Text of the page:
A bottle of water at the gas station can cost $1.50 versus about $.10 if you buy a bottle of water in bulk. The cost of water can be even less if you fill up a refillable cup. Try to minimize convenience purchases by planning in advance.

Not Maintaining Your Health

Medical costs are expensive and according to a study by Harvard University, they are also the number 1 cause of bankruptcy in the United States. To avoid high medical costs, focus on prevention by maintaining a healthy lifestyle and going to the doctor and dentist for regular check ups.

Wasting Food

According to a study by the National Resource Defense Council, the average American family wastes on about $2,200 of food per year. That’s literally throwing money away. To reduce food waste use a grocery list, buy less, keep track of when items expire, and also get creative about using all of the food before it goes to waste

Clothes That Sit In The Closet

Shopping used to be one of my biggest budget busters. I would by clothes because they were on sale or because I thought that I needed to have it to be in style. Inevitability, those clothes went unworn and wasted space in my closet because I didn’t have a plan for when I would wear them and if I really needed them.

ATM Fees

ATM fees are really harsh because the bank servicing the ATM and your bank both charge you fees to access your money. Planning in advance will help to reduce ATM fees. If you know that you will need cash, then plan in advance to get cash from your bank. Search the web to find ATMs owned by the bank where you have your checking account. Use those ATMs only. If you are in a situation where there are no bank-owned ATMs nearby, then go to a place like CVS were you can get cash back.

Buying Things Because They Are On Sale

If you find an item on sale, evaluate whether you would buy the item if it was full-price. If the answer is no, then put it back.

Dining Out

You can dine out, but be aware of how often you dine out and how much you spend. If you buy dinner 5 times a week and pay $15 each time then you will spend $3,900 over the course of a year. Even if you scaled back to 2 times per week then you will save $2,340/year. To reduce the cost of dining out, plan meals more, look for dining discounts, and try to take half of your meal home to cut the cost in half.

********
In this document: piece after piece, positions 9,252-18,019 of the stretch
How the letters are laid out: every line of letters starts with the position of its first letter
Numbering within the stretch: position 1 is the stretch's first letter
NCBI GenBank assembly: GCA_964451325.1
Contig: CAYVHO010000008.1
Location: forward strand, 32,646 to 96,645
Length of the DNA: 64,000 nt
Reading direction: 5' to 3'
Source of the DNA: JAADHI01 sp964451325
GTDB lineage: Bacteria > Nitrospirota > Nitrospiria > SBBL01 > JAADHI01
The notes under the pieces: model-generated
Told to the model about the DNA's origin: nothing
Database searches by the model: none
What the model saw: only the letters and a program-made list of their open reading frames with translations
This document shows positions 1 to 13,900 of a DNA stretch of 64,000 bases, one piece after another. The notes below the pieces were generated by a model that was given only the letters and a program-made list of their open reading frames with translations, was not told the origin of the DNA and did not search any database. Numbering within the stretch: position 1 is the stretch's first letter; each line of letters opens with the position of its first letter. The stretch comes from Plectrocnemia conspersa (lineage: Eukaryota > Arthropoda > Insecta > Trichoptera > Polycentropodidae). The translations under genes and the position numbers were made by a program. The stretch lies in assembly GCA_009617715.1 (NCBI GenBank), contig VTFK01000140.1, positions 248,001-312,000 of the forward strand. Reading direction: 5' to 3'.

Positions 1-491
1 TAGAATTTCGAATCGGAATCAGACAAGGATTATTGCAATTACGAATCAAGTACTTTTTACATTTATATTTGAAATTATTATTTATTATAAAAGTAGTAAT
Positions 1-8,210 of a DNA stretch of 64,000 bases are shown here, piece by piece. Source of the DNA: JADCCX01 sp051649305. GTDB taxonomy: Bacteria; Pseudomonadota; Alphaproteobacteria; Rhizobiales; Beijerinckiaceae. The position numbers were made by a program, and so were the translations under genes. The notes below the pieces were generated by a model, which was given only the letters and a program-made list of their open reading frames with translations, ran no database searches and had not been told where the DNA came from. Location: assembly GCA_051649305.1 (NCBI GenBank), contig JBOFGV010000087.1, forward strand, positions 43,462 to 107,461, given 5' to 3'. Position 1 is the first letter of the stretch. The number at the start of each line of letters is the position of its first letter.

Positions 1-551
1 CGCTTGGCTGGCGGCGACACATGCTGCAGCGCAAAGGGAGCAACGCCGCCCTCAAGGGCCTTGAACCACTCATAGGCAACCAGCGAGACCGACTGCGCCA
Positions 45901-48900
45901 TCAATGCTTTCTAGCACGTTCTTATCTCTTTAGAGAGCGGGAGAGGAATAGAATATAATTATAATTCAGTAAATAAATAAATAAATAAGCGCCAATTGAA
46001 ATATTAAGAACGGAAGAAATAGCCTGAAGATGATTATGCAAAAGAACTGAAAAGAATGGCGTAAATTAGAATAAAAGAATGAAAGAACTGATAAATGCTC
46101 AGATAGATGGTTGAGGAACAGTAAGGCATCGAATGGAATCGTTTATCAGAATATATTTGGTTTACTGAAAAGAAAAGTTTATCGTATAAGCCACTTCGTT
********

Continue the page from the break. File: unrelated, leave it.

Forgetting That The Small Charges Add Up

Evaluate your bank statements to see where you are spending less than $10. If you use cash, then keep the receipts for 30 days and evaluate how much you spent. Becoming aware of how you spend will enable you to make better spending decisions going forward

Impulse Shopping

Impulse shopping is the urge to buy. This can destroy your budget because you will spend money without a plan and without thinking. This can result in overspending and not having enough money to pay bills.To stay on track, wait 3 days before making an unplanned purchase to take the emotion and fear of loss out of the purchase

Not Renegotiating Services

You have more power than you think because it costs more to acquire a new customer than it is to retain a new customer. Stay abreast of the deals offered to new customers and ask for your existing cable, internet, cell phone company, etc. to match those discounts.

Paying For Things You Can Do Yourself

It costs more to acquire a new customer than it is to retain a new customer. Stay abreast of the deals offered to new customers and ask for your existing cable, internet, cell phone company, etc. to match those discounts.

Buying New Instead of Used

Buying used saves a lot of money. If you have a child, then buying used will save a lot of money. As a mom, I buy as much as I can used because children outgrow clothes very fast and baby gear is expansive and you need a ton of it. I also buy my own clothes used because I can usually get better stuff for less money. The key is to avoid buying more because of the lower cost.

Not Using Online Coupons

Online coupons are easy to use. Before you complete your checkout process, do a search for the name of the company and “online coupon” to see what comes up. Look for coupon codes through sites like Retail Me Not or you can use ebates to get cash back on your purchase. I am absolutely loving the browser plug in Honey. I’m saving so much money

Cable Bills

With all of the streaming service options, it makes a lot of sense to cancel your cable. You still have to determine internet, but if you cut the cable then you can reduce your monthly costs and only pay for the services that you use. PC Mag has a great story about what your tv options are if you cut the cord.

Want more tips? Head to the Phenomenal Moms Facebook Group. Aisha Taylor of FNPhenomonal is a single mom who helps other single moms create a vision for their family, craft a financial strategy, and develop the faith to believe phenomenal living is possible.

Follow FNPhenomonal on Instagram too.